Paris gunman’s criminal past in focus as police seek possible accomplices

News 21 Apr 2017

left right French CRS police patrol the Champs Elysees Avenue the day after a policeman was killed and two others were wounded in a shooting incident in Paris, France, April 21, 2017. REUTERS/Benoit Tessier 1/11 left right French President Francois Hollande (C) and Interior Minister Matthias Fekl (L) speak with policemen at Paris police headquarters the day after a policeman was killed and two others were wounded in a shooting incident on the Champs Elysees Avenue in Paris, April 21, 2017. REUTERS/Philippe Wojazer 2/11 left right Armed French police patrol the Champs Elysees Avenue the day after a policeman was killed and two others were wounded in a shooting incident in Paris, France, April 21, 2017. REUTERS/Benoit Tessier 3/11 left right An armed French policeman patrols the Champs Elysees Avenue the day after a policeman was killed and two others were wounded in a shooting incident in Paris, France, April 21, 2017. REUTERS/Benoit Tessier 4/11 left right A damaged window is pictured on the Champs Elysees Avenue the day after a policeman was killed and two others were wounded in a shooting incident in Paris, France, April 21, 2017. REUTERS/Benoit Tessier 5/11 left right French police arrive at the house of the gunman killed in a shootout with police on the Champs Elysees Avenue, in the Paris suburb of Chelles, France, April 21, 2017. REUTERS/Charles Platiau 6/11 left right Masked police stand on top of their vehicle on the Champs Elysees Avenue after a policeman was killed and two others were wounded in a shooting incident in Paris, France, April 20, 2017. REUTERS/Christian Hartmann 7/11 left right Police secure the Champs Elysees Avenue after one policeman was killed and another wounded in a shooting incident in Paris, France, April 20, 2017. REUTERS/Christian Hartmann 8/11 left right Police secure the Champs Elysee Avenue after a shooting incident in Paris, France, April 20, 2017. REUTERS/Christian Hartmann 9/11 left right Police secure a side street as other conduct an investigation on the Champs Elysees Avenue after a shooting incident in Paris, France, April 20, 2017. REUTERS/Christian Hartmann 10/11 left right People raise their arms to show their hands as they walk towards police on a side road near the Champs Elysees Avenue after a shooting incident in Paris, France, April 20, 2017. REUTERS/Benoit Tessier 11/11 By Emmanuel Jarry and John Irish | PARIS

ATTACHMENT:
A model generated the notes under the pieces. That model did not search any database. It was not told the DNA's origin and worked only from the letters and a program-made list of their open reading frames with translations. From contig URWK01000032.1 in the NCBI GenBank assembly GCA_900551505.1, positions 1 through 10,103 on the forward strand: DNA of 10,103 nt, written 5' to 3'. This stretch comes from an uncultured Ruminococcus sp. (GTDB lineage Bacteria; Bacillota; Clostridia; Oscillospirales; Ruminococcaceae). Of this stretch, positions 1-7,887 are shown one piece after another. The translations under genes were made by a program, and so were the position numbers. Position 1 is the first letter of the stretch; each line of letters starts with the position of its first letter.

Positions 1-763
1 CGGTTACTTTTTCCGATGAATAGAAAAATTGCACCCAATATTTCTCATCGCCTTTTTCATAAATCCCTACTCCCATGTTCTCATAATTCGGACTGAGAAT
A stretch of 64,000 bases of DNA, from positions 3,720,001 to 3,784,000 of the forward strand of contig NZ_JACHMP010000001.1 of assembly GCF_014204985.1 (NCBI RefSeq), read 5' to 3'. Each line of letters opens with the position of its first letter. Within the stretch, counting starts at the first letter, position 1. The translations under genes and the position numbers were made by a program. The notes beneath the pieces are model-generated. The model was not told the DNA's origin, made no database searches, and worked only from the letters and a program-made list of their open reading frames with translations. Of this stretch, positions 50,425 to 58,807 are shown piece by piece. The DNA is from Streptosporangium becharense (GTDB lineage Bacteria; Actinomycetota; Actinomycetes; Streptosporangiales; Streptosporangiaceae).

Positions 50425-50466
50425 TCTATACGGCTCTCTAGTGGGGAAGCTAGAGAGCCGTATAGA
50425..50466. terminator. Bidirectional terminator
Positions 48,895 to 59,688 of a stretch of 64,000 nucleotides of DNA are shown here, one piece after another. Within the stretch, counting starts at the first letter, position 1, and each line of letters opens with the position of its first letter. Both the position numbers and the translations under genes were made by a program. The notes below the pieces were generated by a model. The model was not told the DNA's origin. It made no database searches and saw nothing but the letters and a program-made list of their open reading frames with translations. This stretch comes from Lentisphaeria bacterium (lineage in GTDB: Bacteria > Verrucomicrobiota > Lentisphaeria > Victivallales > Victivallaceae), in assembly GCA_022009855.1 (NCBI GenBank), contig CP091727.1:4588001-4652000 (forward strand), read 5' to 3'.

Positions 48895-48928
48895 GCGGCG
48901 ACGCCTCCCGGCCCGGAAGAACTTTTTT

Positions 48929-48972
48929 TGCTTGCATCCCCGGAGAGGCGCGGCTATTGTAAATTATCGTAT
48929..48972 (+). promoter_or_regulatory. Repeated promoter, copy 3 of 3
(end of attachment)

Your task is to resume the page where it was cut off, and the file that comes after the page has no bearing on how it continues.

PARIS The man who shot dead a French policeman in an Islamist militant attack had served time for armed assaults on law enforcement officers, police sources said on Friday, as authorities sought a second suspect flagged by Belgian security services.

The gunman, identified as Karim Cheurfi, opened fire on a police vehicle parked on the Champs Elysees in Paris late on Thursday, killing one officer and injuring two others before being shot dead.

The attack overshadowed the last day of campaigning for Sunday's presidential election first round, bringing raw issues surrounding Islamist militancy to the fore.

Cheurfi, a French national who lived in the eastern Paris suburb of Chelles, had been convicted for previous armed assaults on law enforcement officers going back 16 years, the sources said, and was well known to authorities.

In addition to the assault rifle used in the attack, he had a pump action shotgun and knives in his car, the sources said. Three of his family members have been placed in detention, the French interior ministry announced on Friday.

While in detention, Cheurfi had also shot and wounded a prison officer after seizing his gun. Eventually freed after serving most of his sentence, he was arrested again this year on suspicion of preparing an attack on police – but released for lack of evidence.

A French interior ministry spokesman confirmed on Friday that a manhunt was underway for a second individual, based on information from Belgian security services.

"It's too early to say how or whether he was connected to what happened on the Champs Elysees," ministry spokesman Pierre-Henry Brandet said. "There are a certain number of leads to check. We are not ruling anything out."

A potential second suspect was identified as Youssouf El Osri in a document seen by Reuters. Belgian security officials had warned French counterparts before the attack that El Osri was a "very dangerous individual en route to France" aboard the Thalys high-speed train.

The warning was circulated more widely among French security services in the hour following the Champs Elysees attack.

Islamic State claimed responsibility for the Champs Elysees shooting hours after the attack, in a statement identifying the attacker as "Abu Yousif the Belgian."

El Osri's connection with either Cheurfi or the man named in Islamic State's statement remained unclear on Friday.

Coming just days after police said they had foiled another planned Islamist attack, arresting two men in the southern city of Marseille, the Champs Elysees shooting dominated the final day of election campaigning.

Conservative candidate Francois Fillon and Marine Le Pen, leader of the far-right National Front, both talked up their tough law-and-order stances while centrist front-runner Emmanuel Macron stressed he was also up to the challenge.

(Additional reporting by John Irish, Gerard Bon and Yves Clarisse; Writing by Laurence Frost; Editing by Andrew Callus)

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